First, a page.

Understanding and Creating a Strong Risk Culture
Risks exist in every workplace, so it’s important for organizations of all types and sizes to know how to mitigate the hazards that come with operating day to day. While identifying, assessing, managing and mitigating risk is critical, risk management endeavours will only go so far without the buy-in from employees. As such, a strong risk culture is imperative.
According to the Institute of Risk Management, risk culture is the values, beliefs, knowledge, attitudes and understanding of risk shared by a group of people with a common purpose (e.g., employees). A risk-aware culture—in which everyone understands business perils—can help organizations achieve their risk-management strategies and bolster both workplace safety and success.
This insight discusses what a good risk culture should look like within organizations, its importance and tips for improving it.
What Does a Strong Risk Culture Look Like?
Risk culture encompasses all aspects of risk, such as risk management, risk tolerance and decisions about risks. Having a robust risk culture can help organizations make better risk-related decisions and exhibit appropriate risk management behaviours. When an organizations’ risk culture is strong, everyone understands the expectations surrounding risk and is encouraged to take ownership.
A robust risk culture should include the following:
- Buy-in from leadership pertaining to risk-taking and avoidance
- Common acceptance throughout the organization of the importance of risk management
- Encouragement of risk event reporting to actively learn from mistakes
- Rewards for appropriate risk-taking behaviours
- Inclusion of diverse perspectives, values and beliefs to ensure that the risk culture is consistently and rigorously challenged
Good risk culture can vary in each organization. Therefore, it’s beneficial to take the time to find the right aspects of risk culture for your organization.
Why Is Risk Culture Important?
Risk culture in an organization can make risk management significantly better or worse. Further, strong risk management policies and protocols may not be enough to protect organizations and help them achieve business goals. For example, organizations with inappropriate risk cultures may inadvertently allow individuals or teams to participate in activities that expose them to risk, despite having policies that forbid such behaviour. Worse still, other employees may ignore such risky practices. Such poor risk decisions could damage an organization’s reputation or financial standing. In contrast, when organizations develop a strong risk culture, they may be more likely to limit losses and accomplish business objectives.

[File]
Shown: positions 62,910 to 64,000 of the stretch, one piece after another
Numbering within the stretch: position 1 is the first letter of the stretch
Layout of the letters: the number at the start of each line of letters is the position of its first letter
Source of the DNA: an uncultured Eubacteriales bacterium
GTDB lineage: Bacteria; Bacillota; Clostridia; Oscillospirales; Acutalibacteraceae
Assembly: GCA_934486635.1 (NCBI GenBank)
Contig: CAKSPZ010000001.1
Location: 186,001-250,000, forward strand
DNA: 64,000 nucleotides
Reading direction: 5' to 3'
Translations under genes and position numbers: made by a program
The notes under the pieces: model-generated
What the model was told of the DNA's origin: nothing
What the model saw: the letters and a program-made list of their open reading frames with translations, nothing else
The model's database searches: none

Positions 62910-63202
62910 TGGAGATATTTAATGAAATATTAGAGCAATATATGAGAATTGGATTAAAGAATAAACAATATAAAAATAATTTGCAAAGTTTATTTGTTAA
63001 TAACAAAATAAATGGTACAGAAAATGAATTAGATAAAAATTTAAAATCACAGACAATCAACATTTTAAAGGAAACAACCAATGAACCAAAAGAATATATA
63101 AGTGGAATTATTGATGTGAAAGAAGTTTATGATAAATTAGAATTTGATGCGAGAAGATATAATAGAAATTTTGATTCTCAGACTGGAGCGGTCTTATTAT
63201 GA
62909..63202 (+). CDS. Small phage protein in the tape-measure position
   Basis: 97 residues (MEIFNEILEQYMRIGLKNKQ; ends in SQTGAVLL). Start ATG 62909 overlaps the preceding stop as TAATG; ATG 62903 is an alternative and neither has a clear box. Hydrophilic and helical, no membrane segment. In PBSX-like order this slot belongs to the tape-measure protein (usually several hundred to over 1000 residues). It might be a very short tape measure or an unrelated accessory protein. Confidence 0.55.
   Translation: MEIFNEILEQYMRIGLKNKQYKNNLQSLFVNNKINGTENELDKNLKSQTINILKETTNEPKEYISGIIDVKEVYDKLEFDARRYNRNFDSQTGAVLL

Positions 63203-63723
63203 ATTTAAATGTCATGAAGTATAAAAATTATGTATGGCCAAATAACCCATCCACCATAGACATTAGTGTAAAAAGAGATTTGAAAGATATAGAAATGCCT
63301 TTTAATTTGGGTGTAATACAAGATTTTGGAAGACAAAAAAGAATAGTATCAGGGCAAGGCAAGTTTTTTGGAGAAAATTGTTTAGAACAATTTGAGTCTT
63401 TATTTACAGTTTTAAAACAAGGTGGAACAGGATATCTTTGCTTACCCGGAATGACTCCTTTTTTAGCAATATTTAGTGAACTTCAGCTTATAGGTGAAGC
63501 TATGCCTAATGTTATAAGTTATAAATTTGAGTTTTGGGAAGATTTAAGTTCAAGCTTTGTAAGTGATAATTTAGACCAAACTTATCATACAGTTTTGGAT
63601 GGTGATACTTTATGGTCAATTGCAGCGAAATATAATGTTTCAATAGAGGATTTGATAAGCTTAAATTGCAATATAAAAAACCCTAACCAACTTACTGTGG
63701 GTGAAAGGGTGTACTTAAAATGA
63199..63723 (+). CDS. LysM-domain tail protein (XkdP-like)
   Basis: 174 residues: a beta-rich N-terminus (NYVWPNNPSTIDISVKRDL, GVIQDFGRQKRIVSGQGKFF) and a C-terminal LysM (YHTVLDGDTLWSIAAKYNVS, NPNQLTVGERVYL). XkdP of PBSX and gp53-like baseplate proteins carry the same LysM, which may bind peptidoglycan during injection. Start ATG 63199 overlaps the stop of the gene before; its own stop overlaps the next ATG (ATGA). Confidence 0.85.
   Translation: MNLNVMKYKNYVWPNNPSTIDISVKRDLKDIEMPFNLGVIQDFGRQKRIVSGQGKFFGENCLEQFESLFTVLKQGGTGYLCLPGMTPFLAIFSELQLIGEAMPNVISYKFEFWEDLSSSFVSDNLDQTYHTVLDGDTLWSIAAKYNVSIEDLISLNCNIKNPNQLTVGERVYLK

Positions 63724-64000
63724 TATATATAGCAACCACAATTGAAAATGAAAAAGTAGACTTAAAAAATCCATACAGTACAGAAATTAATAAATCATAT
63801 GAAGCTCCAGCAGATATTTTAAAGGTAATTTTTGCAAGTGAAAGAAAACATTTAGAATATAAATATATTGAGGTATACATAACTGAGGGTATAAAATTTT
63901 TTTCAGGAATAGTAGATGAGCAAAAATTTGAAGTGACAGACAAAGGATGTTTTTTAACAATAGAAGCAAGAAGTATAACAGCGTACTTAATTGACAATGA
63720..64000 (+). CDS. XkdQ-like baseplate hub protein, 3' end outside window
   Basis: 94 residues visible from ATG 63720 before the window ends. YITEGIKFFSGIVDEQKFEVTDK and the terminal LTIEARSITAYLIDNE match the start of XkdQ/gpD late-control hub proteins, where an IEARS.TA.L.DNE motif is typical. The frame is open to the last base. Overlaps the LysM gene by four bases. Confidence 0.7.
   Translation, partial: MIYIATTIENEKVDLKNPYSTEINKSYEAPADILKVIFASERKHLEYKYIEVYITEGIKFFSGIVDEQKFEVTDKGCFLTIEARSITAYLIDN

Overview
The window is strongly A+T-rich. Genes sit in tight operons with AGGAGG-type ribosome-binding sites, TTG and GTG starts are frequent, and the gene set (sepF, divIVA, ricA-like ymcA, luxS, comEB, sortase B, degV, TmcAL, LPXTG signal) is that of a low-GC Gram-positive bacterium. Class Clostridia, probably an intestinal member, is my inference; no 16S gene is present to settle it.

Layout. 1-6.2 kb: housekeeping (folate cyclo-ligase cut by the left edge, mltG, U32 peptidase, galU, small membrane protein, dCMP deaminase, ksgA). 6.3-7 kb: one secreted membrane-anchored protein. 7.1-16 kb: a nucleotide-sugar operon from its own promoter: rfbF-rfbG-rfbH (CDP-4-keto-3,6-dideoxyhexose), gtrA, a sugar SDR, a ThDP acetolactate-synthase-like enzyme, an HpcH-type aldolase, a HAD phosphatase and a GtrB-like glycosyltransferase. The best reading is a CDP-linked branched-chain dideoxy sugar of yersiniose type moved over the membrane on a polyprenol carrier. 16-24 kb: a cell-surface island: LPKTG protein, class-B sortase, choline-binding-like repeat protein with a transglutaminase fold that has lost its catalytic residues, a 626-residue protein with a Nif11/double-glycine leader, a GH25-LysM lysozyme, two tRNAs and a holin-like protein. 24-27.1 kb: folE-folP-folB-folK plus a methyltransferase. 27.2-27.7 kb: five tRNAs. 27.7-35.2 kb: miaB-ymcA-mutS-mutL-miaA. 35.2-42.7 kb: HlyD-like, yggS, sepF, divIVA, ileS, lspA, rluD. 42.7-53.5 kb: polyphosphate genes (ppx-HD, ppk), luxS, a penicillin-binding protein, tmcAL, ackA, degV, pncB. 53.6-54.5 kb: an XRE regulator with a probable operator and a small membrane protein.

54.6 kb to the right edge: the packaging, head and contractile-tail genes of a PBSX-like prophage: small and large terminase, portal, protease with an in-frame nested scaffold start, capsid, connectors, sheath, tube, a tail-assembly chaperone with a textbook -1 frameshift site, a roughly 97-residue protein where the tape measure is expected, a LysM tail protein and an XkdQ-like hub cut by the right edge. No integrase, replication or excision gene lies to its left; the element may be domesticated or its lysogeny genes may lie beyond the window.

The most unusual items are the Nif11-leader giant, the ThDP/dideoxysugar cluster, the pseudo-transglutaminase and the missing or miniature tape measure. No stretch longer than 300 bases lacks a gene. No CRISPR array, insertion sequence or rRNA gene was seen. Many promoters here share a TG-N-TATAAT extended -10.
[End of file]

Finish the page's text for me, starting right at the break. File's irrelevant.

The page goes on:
It’s important to note that a strong risk culture isn’t one where risk is discouraged. In fact, risk-taking is an inherent part of business and can help encourage innovation. Instead, a culture where risk and reward are carefully balanced in decision-making can protect organizations and put them on the path to success.
Tips to Improve Risk Culture
An organization’s risk culture reflects its overall business operations and decision-making. Each organization’s risk culture may look slightly different and can be built in several ways. Consider some of the following tips for improving risk culture:
- Conduct workplace risk assessments. An assessment of an organization’s risk can provide a baseline for developing a strong risk culture. Risk assessments should include assessing strengths and weaknesses, reviewing previous incidents and scrutinizing the current risk management strategy for flaws.
- Lead by example. Risk culture buy-in starts from the top. Specifically, it’s important that senior management teams create and contribute positively to risk management so employees viscerally understand its importance. When seniority is bought in, all other employees are more likely to get on board with risk management practices within the workplace.
- Create a process of reporting unsafe practices. Organizations must create clear and easy ways for employees to report risky behaviours or unsafe practices, with an option of anonymity. Moreover, whistleblowers must be treated fairly or even rewarded for bringing issues to management’s attention. This way, workers will be more likely to speak up in the future, which is beneficial to ongoing risk management, collaboration and risk culture development.
- Provide employees with risk awareness training. Leadership should provide clear guidelines and expectations for employees, including risk management roles and responsibilities. In addition, risk management training should be a part of new-employee onboarding, as well as continuous learning for all employees to avoid repeated mistakes.
- Increase risk visibility. When employees better understand risks, they’re more likely to take action when they spot hazards. As such, organizations may benefit from asking employees to identify specific risks and to help develop robust protocols in response. Not only does involving employees directly facilitate a better understanding of risk at all levels of the business, but employee involvement could also further enhance risk culture.
Overall, it’s valuable to have a strong risk culture in an organization. Knowing the pieces to risk culture, the impact of risk culture on risk management and how to build a strong risk culture can help organizations mitigate harmful risks and achieve business goals.
Contact us today for additional risk management guidance and tips.
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